10. #170
    “Take pains. Be perfect.”
  11. #171
    “For you, in my respect, are all the world.
    Then how can it be said I am alone
    When all the world is here to look on me?”
  12. #172
    “I am asham’d that women are so simple
    To offer war where they should kneel for peace,
    Or seek for rule, supremacy, and sway,
    When they are bound to serve, love, and obey.
    Why are our bodies soft, and weak, and smooth,
    Unapt to toil and trouble in the world,
    But that our soft conditions and our hearts
    Should well agree with our external parts?”
    author
    Shakespeare
    person
    Wife
    book
    Taming of the Shrew
    character
    Katharina
    concept
    Duty
  13. #173
    “He loves no plays, . . . he hears no music;
    Seldom he smiles, and smiles in such a sort
    As if he mock’d himself and scorn’d his spirit
    That could be moved to smile at any thing.”
  14. #174
    “He reads much;
    He is a great observer; and he looks
    Quite through the deeds of men.”
  15. #175
    “He reads much;
    He is a great observer; and he looks
    Quite through the deeds of men.”
  16. #176
    “You blocks, you stones, you worse than senseless things!”
  17. #177
    “I have not slept.
    Between the acting of a dreadful thing
    And the first motion, all the interim is
    Like a phantasma, or a hideous dream:
    The Genius and the mortal instruments
    Are then in council; and the state of man,
    Like to a little kingdom, suffers then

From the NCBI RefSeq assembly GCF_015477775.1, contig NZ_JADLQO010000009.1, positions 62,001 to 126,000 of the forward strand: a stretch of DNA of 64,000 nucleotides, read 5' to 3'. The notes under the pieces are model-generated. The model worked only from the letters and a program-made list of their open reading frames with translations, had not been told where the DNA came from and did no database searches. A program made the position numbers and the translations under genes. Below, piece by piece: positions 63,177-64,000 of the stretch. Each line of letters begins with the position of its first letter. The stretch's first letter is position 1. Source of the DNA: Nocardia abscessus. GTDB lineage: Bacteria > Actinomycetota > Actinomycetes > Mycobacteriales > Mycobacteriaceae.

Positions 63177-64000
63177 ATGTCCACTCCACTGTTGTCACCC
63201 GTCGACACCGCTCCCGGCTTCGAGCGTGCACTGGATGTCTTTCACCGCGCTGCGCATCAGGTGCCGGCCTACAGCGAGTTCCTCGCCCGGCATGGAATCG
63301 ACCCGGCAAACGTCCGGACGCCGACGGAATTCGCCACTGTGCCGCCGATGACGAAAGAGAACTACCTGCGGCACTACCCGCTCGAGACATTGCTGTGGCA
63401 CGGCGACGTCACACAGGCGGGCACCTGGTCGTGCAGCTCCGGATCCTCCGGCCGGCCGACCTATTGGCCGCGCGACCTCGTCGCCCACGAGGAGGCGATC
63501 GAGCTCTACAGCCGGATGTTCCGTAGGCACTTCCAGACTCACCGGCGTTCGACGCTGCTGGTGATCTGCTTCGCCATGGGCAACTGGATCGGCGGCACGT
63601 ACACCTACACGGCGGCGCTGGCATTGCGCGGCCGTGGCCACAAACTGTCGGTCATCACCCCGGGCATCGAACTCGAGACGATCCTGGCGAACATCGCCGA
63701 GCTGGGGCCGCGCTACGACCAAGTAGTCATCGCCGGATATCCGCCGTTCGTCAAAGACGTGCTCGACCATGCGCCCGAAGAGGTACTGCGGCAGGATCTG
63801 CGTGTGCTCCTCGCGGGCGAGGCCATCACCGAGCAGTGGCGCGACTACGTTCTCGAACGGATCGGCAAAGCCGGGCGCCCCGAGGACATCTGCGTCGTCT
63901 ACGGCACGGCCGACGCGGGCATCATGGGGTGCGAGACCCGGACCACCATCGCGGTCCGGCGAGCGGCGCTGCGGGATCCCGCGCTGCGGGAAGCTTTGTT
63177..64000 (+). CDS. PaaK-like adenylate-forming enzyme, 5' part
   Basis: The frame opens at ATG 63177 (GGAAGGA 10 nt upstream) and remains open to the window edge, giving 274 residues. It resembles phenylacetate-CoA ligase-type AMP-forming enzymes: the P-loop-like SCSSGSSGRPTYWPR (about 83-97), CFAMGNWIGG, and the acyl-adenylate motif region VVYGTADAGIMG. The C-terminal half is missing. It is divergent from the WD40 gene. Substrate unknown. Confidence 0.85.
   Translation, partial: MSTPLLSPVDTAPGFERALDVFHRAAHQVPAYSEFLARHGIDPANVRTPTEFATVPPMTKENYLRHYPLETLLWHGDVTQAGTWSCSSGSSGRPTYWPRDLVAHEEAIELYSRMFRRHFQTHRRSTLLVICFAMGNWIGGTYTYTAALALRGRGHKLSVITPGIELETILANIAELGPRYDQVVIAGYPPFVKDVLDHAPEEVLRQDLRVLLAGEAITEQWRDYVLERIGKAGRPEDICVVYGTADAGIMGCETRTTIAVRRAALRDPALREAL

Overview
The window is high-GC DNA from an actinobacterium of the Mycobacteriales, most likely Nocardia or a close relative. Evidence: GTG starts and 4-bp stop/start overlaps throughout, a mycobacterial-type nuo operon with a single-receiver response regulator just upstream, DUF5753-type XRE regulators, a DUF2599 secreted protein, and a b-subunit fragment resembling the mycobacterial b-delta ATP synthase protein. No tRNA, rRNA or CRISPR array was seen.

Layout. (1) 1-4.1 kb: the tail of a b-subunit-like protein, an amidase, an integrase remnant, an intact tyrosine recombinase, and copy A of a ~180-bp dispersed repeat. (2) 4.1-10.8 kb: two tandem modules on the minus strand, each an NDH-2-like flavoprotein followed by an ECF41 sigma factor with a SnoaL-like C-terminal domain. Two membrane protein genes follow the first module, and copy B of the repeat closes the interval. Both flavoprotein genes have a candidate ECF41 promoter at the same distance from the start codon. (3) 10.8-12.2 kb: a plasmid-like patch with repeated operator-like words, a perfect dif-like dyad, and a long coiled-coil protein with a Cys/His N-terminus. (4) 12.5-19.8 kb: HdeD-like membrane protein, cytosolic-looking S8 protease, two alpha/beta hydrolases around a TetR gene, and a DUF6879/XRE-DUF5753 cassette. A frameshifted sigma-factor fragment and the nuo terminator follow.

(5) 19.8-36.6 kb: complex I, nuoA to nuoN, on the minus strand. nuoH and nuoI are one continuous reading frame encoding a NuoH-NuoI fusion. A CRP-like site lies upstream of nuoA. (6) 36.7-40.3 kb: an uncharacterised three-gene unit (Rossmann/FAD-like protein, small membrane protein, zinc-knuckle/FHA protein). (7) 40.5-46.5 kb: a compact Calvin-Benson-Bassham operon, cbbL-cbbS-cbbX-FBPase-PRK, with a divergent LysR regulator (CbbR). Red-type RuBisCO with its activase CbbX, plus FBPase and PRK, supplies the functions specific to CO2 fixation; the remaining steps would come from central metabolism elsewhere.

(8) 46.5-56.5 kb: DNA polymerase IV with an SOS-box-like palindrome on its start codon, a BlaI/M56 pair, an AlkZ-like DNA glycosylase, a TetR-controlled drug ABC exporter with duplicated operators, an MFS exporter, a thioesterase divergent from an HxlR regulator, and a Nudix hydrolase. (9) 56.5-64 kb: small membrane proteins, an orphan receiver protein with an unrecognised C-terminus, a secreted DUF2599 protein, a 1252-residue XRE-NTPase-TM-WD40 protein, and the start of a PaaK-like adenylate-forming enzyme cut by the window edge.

The nature of an insurrection.”
  18. #178
    “O, pardon me, thou bleeding piece of earth,
    That I am meek and gentle with these butchers!”
  19. #179
    “Love is not love which alters when it alteration finds.”
  20. #180
    “Now let it work. Mischief, thou art afoot. Take thou what course thou wilt.”
  21. #181
    “I love the name of honour more than I fear death.”
  22. #182
    “Let me have men about me that are fat... Yond Cassius has a lean and hungry look. He thinks too much: such men are dangerous.”
  23. #183
    “But I am constant as the Northern Star,
    Of whose true fixed and resting quality
    There is no fellow in the firmament.”
  24. #184
    “And since you know you cannot see yourself,
    so well as by reflection, I, your glass,
    will modestly discover to yourself,
    that of yourself which you yet know not of.”
  25. #185
    “And sleep, that sometime shuts up sorrow’s eye,
    Steal me a while from mine own company.”
  26. #186
    “I see a woman may be made a fool,
    If she had not a spirit to resist.”
  27. #187
    “There are no tricks in plain and simple faith.”
  28. #188
    “O serpent heart hid with a flowering face!
    Did ever a dragon keep so fair a cave?
    Beautiful tyrant, feind angelical, dove feather raven, wolvish-ravening lamb! Despised substance of devinest show, just opposite to what thou justly seemest - A dammed saint, an honourable villain!”